The Devil is a Part Timer is one of those rare comedy anime I fell in love with. It was even my very first series review on this blog. So now I’ve tried the light novel. What did I think?
I’m wondering how I would have taken to this book if I’d never seen the anime. Mostly because, I really didn’t enjoy reading it very much. The few moments of genuine enjoyment I found came when I was remembering how a scene was portrayed in the anime, rather than the words on the page. And given the length of time it took me to finish this as I regularly would stop reading to do literally anything else, kind of indicated I wasn’t getting into it.
Part of that definitely comes from my personal distaste of comedy. While the anime managed to pull off the absurdity of the situation the characters were in the book feels like it is playing it more straight and the whole thing doesn’t quite connect. The other issue being, that when I think of this series in book form, I was expecting something more along the lines of Douglas Adam or at least Pratchett in terms of sardonic tone to the narration and that was utterly missing. As was any tone really.
That isn’t actually an exaggeration. There is literally no personality in the writing here. The dialogue that the characters are given, has personality. The narration does not. Or rather it does but it hasn’t quite committed to the absurdity of the situation and the end result is something quite flat.
For what it is worth, the plot works really well. If you’ve seen the anime, you know it, though you will get a few more details about Emi and some of the politics behind things, but essentially the Demon King lost to the Hero and fled through a gate ending up on earth where there is no magic. As a result, he resorts to working at a fast food restaurant while he waits to reclaim his power, but in the meantime he’s determined to work his way up the management chain to take over the world in the most ordinary of manners. All that would be fine except the hero followed him as well and she wants to make sure he never returns back to their world but she also can’t bring herself to kill him when he’s defenceless.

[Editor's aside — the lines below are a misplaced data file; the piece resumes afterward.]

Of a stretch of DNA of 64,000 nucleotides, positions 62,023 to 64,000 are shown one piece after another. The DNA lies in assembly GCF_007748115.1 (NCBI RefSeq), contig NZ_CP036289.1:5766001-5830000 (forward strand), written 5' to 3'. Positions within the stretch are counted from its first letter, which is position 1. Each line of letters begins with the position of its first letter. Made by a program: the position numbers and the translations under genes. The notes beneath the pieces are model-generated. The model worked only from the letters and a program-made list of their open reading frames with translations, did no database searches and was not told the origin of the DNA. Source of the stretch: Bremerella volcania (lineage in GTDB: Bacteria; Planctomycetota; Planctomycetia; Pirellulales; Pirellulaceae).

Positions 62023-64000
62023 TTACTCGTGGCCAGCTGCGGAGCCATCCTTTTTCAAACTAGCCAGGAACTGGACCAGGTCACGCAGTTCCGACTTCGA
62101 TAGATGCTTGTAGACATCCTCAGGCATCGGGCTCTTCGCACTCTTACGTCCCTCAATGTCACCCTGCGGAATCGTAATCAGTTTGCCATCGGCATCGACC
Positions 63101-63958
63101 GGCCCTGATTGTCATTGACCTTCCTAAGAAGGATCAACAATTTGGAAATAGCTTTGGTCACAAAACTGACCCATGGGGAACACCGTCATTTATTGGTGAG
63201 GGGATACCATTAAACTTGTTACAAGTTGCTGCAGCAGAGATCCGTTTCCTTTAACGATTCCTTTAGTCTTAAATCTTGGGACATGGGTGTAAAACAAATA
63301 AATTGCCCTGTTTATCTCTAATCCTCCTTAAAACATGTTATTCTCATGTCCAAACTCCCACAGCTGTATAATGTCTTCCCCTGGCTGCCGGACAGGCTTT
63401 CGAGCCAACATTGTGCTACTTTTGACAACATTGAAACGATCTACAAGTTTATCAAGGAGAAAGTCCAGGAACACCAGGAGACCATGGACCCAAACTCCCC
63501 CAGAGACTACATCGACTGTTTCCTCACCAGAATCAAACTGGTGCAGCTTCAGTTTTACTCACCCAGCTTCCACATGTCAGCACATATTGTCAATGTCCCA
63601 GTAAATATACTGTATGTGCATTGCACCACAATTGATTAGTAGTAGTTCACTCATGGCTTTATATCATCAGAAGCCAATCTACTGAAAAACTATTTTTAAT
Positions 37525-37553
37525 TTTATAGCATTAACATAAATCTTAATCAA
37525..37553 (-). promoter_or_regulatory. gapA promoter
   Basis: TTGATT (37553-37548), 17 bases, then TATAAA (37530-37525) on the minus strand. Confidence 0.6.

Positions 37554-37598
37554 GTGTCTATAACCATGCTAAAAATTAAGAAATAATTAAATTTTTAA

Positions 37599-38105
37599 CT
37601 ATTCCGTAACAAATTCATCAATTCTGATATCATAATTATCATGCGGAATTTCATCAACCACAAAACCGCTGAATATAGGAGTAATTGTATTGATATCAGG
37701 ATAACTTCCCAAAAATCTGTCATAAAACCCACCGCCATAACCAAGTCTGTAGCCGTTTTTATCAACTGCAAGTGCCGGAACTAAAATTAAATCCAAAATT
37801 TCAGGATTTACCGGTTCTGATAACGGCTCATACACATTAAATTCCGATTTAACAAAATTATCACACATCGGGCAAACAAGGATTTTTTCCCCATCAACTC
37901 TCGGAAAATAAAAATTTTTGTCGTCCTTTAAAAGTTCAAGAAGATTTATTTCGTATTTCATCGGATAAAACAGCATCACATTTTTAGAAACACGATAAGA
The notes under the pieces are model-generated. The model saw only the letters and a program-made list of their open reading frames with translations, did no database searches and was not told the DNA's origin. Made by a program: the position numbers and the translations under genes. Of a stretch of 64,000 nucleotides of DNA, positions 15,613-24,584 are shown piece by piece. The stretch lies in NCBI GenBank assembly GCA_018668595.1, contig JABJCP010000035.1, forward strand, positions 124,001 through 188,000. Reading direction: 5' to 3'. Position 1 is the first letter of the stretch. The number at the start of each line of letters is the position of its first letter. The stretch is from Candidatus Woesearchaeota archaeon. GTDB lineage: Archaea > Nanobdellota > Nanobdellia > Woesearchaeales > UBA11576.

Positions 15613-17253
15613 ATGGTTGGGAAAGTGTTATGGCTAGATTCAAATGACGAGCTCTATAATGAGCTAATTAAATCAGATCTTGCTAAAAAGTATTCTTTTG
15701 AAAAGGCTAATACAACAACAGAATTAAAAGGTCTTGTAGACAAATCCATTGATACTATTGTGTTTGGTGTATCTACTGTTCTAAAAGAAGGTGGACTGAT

This plot works well and when both the Hero and Devil King are attacked, the threat plays out really well as does the reluctant teaming up of the two enemies who now have learned to see each other in a different context.
Basically, the plot and the ideas behind it are solid enough if a little undeveloped.
The support cast aren’t used overly well and Chiho tragically gets thrown into the role of love-sick teen followed by damsel in distress with few traits in her favour. While it is all well and good to have her character there, the fact that both Maou and Emi end up protecting her and liking her in their own ways kind of feels like her character should have a bit more going for her than being sweet. And yet, nothing. She doesn’t do or say one interesting thing in the story and exists purely as a plot point. And Alciel is even more ridiculously useless in the novel than he was in the anime and I wouldn’t have thought that was possible.
This is one of those rare cases where for me the adaptation was much better. The comedy worked for me in a visual form with music and the character voices driving the dialogue. As a text, I just didn’t feel it and the story, while it works, isn’t interesting enough without the comedic edge to push it into the realm of memorable.
Lots of people seem to like this one as a light novel, but for me its another pass and I won’t be going on any further with this series.
Thanks for reading.
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